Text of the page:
Affordable Care Act: Not a job killer after all

Last week’s Congressional Budget Office report said that the Affordable Care Act would reduce hours worked in the long run.

Republicans started jumping up and down in glee, saying that they knew it all along — Obamacare is a job killer.

Not so fast.

What the CBO said is that “The estimated reduction stems almost entirely from a net decline in the amount of labor that workers choose to supply, rather than from a net drop in businesses’ demand for labor.”

What does that mean? Here’s how it could play out for a fictional family with a mom, dad and two kids. Both parents work. The mother’s job offers health insurance, but only if she works at least 35 hours a week. She earns $9 an hour, and almost all of her check goes to pay for child care while she’s working.

The family needs health insurance. Since the dad’s job doesn’t offer health insurance, the mom can’t afford to leave her job or to work fewer hours. That’s what Paul Krugman calls “job lock.”

She might want to stay home with the kids. Or she might want to work fewer hours, only while the kids are in school or preschool. Until now, she hasn’t been able to make those choices.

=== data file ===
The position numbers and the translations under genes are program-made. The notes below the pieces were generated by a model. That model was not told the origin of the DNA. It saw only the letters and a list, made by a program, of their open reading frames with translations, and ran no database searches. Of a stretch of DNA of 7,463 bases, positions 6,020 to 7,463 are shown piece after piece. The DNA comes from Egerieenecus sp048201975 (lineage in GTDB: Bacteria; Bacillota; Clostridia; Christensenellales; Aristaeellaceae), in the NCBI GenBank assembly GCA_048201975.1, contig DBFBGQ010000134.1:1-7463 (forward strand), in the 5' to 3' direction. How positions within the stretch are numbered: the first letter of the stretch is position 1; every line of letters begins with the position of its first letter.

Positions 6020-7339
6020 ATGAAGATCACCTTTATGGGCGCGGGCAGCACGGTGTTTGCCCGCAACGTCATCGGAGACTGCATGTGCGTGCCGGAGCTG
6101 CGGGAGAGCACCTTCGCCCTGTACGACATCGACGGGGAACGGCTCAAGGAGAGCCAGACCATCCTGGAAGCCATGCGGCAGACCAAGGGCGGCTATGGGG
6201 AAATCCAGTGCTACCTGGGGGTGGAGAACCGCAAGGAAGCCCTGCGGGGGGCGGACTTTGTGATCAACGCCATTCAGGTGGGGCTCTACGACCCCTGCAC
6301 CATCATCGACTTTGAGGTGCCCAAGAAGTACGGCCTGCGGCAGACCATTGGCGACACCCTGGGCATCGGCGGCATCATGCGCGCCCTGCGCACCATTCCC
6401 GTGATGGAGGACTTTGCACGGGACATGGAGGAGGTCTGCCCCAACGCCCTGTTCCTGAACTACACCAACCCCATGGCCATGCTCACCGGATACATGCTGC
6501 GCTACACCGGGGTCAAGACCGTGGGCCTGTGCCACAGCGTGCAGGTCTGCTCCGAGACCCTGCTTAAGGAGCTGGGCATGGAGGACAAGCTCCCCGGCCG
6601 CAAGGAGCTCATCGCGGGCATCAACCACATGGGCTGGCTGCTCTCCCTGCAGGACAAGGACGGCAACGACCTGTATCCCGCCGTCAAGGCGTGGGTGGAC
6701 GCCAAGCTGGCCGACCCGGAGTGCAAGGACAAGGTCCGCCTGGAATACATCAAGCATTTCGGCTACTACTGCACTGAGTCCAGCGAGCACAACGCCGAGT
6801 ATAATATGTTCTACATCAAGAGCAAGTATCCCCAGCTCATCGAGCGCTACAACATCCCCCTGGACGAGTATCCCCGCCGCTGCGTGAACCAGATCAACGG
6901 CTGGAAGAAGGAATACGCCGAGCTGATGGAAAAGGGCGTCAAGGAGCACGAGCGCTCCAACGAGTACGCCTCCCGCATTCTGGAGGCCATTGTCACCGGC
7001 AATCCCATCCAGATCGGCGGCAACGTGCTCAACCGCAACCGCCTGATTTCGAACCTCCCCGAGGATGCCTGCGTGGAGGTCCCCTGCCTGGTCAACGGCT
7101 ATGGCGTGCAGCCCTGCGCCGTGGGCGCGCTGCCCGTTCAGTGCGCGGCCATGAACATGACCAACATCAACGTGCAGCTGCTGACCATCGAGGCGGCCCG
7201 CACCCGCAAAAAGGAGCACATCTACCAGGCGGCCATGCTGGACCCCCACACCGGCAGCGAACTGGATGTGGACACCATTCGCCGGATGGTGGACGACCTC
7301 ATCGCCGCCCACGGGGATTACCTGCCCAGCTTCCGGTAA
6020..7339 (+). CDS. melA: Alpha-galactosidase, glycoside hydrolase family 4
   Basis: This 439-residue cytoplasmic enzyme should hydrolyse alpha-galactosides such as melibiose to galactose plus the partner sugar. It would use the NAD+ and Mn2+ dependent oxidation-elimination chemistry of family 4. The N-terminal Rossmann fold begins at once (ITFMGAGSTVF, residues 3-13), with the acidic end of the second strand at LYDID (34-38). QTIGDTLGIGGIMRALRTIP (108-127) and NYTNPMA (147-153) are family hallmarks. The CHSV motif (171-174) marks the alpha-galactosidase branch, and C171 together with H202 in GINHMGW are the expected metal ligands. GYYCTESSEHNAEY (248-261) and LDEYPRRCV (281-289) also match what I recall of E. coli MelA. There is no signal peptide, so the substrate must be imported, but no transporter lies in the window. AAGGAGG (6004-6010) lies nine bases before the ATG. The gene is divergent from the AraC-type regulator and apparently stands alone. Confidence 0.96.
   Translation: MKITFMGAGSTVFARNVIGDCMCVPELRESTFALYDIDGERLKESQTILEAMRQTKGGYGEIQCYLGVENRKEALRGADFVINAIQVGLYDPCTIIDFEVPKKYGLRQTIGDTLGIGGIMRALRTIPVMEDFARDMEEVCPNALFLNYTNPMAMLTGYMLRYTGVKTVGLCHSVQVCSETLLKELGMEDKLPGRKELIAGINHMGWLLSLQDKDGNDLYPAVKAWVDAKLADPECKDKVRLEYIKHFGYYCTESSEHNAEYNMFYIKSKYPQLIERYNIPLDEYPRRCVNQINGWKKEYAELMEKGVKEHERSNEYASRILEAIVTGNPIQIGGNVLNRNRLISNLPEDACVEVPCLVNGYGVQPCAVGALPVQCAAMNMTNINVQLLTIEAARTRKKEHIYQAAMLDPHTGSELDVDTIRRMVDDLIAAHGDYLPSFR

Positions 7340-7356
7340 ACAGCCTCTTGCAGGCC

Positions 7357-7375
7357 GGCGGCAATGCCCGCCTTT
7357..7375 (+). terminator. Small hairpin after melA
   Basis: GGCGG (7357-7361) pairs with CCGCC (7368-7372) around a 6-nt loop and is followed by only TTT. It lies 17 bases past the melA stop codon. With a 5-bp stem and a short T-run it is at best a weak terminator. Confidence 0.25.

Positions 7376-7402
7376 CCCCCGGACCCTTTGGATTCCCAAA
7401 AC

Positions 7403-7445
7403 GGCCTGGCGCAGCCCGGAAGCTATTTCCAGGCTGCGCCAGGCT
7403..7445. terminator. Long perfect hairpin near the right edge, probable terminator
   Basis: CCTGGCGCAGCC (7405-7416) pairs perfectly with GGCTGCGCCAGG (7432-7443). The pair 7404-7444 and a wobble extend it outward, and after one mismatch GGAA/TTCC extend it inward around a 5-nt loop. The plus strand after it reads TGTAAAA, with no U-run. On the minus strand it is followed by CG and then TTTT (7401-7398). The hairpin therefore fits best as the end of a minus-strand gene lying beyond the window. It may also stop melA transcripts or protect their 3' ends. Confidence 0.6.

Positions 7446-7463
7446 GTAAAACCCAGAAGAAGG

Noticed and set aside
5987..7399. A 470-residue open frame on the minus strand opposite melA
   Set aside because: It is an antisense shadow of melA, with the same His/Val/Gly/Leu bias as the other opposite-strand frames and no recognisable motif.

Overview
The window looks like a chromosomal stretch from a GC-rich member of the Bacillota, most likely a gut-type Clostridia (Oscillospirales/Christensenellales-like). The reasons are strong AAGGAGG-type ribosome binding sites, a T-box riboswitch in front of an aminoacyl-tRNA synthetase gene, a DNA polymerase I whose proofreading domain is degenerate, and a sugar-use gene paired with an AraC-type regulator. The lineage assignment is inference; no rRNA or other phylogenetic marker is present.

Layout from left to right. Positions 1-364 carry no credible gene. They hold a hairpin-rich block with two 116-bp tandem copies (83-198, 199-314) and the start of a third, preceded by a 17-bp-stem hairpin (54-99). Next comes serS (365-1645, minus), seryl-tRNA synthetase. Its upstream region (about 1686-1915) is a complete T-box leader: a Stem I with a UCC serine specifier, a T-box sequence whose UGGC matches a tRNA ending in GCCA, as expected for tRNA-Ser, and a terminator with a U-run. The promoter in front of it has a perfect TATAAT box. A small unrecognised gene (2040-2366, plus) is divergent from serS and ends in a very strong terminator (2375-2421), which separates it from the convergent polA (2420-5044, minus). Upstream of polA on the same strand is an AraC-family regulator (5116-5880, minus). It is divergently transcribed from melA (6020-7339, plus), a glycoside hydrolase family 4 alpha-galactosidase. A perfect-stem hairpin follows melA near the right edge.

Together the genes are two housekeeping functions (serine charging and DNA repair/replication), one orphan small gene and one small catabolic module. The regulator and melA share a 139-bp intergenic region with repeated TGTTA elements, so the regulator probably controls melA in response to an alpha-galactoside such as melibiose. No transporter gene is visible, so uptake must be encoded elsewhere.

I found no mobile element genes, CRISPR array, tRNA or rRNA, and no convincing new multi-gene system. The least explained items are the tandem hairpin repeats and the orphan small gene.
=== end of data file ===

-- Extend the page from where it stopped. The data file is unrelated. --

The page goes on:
With the Affordable Care Act, the family can get insurance that is not tied to a specific job. They may qualify for a partial subsidy to help pay the premiums. And they will be able to make decisions about whether, where and how many hours to work. Their decisions on work will no longer be controlled by the work/health insurance tie.

Republican House leader Eric Cantor tweeted: “Under Obamacare, millions of hardworking Americans will lose their jobs and those who keep them will see their hours and wages reduced.”

But that’s NOT what the CBO report said. There’s a big difference between losing your job and quitting your job. There’s a big difference between having your hours reduced by your employer, and choosing on your own to reduce your hours. As Paul Krugman writes:

“It has always been clear that health reform will induce some Americans to work less. Some people will, for example, retire earlier because they no longer need to keep working to keep their health insurance. Others will reduce their hours to spend more time with their children because insurance is no longer contingent on holding a full-time job.”

In my book, that’s a very good thing.

UPDATE: Sunday morning – The Washington Post has an article today about people who quit their jobs, thanks to the Affordable Care Act. Polly Lower quit when her job description was changed.

“’It was wonderful. It was very freeing,’ said Lower, 56, of Bourbon, Ind., who is now babysitting her 5-year-old granddaughter full time.”

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